Press Reluctant to Call Russia’s Crimea Takeover an ‘Invasion’; No Such Hesitation in 1970 with Cambodia
The Obama administration’s most recent abuse of the English language late last week involved its reluctance to call Russia’s military move into Crimea an “invasion.” The press, unlike in 1970 when Richard Nixon sent U.S. troops into Cambodia for under three months, is largely following suit.
CNN (HT Hot Air) began the Team Obama-driven festivities on Friday by reporting that “According to the latest U.S. assessment, there has been an uncontested arrival of Russian military forces by air at a Russian base in Crimea. They are believed to be Russian land forces, CNN was told.”
I reviewed 11 stories on the AP wire as of 2:45 p.m. (no links provided, since many are being continually revised). One by Lara Mills (“THOUSANDS MARCH IN PRO-INVASION RALLY IN MOSCOW”) did have many “invasion” references, but it was about demonstrations in Moscow. A second by Lara Jakes (“US CALLS ANY THREAT TO UKRAINE NAVY ‘DANGEROUS’”) quoted Secretary of State John Kerry referring to an invasion (he must not have gotten the memo): “Kerry said Sunday that world leaders ‘are prepared to go to the hilt in order to isolate Russia with respect to this invasion.’” The remaining nine stories contained no form of “invade.”
The New York Times joined the party on Saturday in a report containing no form of “invade” by Alison Smale and Steven Erlanger:
Russia’s move to seize control of Ukraine’s Crimean Peninsula on Saturday led Ukraine to call up its military reserves on Sunday and warn Moscow against further incursions as Western powers scrambled to find a response to the crisis.
Mr. Obama accused Russia on Saturday of a “breach of international law” and condemned the country’s military intervention, calling it a “clear violation” of Ukrainian sovereignty.
“Incursions.” Of all the words to use.
“Incursion” is what Dick Nixon and his administration took to calling the operations in which U.S. troops went into Cambodia to flush North Vietnamese encampments. Nixon told the nation on April 30, 1970 why he believed it wasn’t an invasion:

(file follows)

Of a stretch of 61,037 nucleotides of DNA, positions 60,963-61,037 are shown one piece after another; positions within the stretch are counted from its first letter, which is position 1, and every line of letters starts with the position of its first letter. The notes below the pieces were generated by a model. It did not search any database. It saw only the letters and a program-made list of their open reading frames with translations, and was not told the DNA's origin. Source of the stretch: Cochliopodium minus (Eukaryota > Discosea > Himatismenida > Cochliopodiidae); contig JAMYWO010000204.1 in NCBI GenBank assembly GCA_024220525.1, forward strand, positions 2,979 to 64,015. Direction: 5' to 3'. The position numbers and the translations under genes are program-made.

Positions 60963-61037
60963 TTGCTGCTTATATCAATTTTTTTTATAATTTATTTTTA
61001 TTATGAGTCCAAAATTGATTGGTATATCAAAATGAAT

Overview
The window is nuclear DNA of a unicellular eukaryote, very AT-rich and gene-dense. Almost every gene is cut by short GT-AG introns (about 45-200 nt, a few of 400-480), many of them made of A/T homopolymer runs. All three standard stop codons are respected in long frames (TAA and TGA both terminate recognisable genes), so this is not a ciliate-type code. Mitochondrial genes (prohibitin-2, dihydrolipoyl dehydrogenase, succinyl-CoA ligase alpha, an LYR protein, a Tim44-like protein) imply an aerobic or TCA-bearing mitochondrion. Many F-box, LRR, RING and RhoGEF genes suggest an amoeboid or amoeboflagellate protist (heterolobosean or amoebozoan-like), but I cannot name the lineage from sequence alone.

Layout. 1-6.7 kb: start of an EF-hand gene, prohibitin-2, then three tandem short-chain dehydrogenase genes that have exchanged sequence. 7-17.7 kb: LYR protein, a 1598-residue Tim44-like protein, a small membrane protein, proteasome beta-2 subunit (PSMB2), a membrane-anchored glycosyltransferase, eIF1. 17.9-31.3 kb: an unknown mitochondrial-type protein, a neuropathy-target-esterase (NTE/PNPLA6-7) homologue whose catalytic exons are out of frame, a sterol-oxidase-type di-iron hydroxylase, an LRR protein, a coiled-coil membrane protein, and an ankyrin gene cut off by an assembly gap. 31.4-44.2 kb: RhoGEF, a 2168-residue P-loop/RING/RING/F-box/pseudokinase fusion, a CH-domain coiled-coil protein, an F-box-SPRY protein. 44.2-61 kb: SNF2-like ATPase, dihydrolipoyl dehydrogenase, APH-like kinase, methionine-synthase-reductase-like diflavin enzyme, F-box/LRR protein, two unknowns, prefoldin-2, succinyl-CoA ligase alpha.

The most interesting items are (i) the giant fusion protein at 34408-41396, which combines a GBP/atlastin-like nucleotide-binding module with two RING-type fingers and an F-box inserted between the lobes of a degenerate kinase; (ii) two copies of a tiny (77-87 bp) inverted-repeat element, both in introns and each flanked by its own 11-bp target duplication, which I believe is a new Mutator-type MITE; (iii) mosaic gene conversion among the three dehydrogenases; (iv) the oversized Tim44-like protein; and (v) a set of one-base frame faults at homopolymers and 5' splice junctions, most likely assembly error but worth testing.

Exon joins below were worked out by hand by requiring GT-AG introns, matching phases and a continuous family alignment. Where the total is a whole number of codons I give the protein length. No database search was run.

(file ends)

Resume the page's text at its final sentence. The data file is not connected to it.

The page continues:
Tonight, American and South Vietnamese units will attack the headquarters for the entire Communist military operation in South Vietnam. This key control center has been occupied by the North Vietnamese and Vietcong for 5 years in blatant violation of Cambodia’s neutrality.
This is not an invasion of Cambodia. The areas in which these attacks will be launched are completely occupied and controlled by North Vietnamese forces. Our purpose is not to occupy the areas. Once enemy forces are driven out of these sanctuaries and once their military supplies are destroyed, we will withdraw.
These actions are in no way directed to the security interests of any nation. Any government that chooses to use these actions as a pretext for harming relations with the United States will be doing so on its own responsibility, and on its own initiative, and we will draw the appropriate conclusions.
Operations in Cambodia ended on July 22, fewer than 90 days later.
Though Nixon made it clear that it was all about removing North Vietnamese from their sanctuaries (quite successfully, by the way), the press routinely called America’s actions in Cambodia an “invasion.”
John Kerry is infamous for his “Chrismas in Cambodia” remarks. He claimed that he had been on a secret mission in Cambodia which pre-dated Nixon’s announced “incursion”:
On the floor of the Senate on March 27, 1986, Sen. John Kerry issued this statement: “I remember Christmas of 1968 sitting on a gunboat in Cambodia. I remember what it was like to be shot at by Vietnamese and Khmer Rouge and Cambodians, and have the President of the United States telling the American people that I was not there; the troops were not in Cambodia. I have that memory which is seared — seared — in me.”
Mr. Kerry’s statement at the time was similar to other statements he had made after returning from duty in Vietnam, and throughout much of the 1970s. Writing for the Boston Herald in October 1979, Mr. Kerry said this: “I remember spending Christmas Eve of 1968 five miles across the Cambodian border being shot at by our South Vietnamese allies who were drunk and celebrating Christmas. The absurdity of almost being killed by our own allies in a country in which President Nixon claimed there were no American troops was very real.”
There are only two “little” problems.
First, Nixon was not sworn in as President until January 20, 1969.
Second, no one in Kerry’s chain of command believes that Kerry was in Cambodia at the time.
John Kerry’s “Christmas in Cambodia” story cannot possibly be true.
Now John Kerry is U.S. Secretary of State.
The country’s diplomatic apparatus is not exactly in the best of hands, is it?
Cross-posted at NewsBusters.org.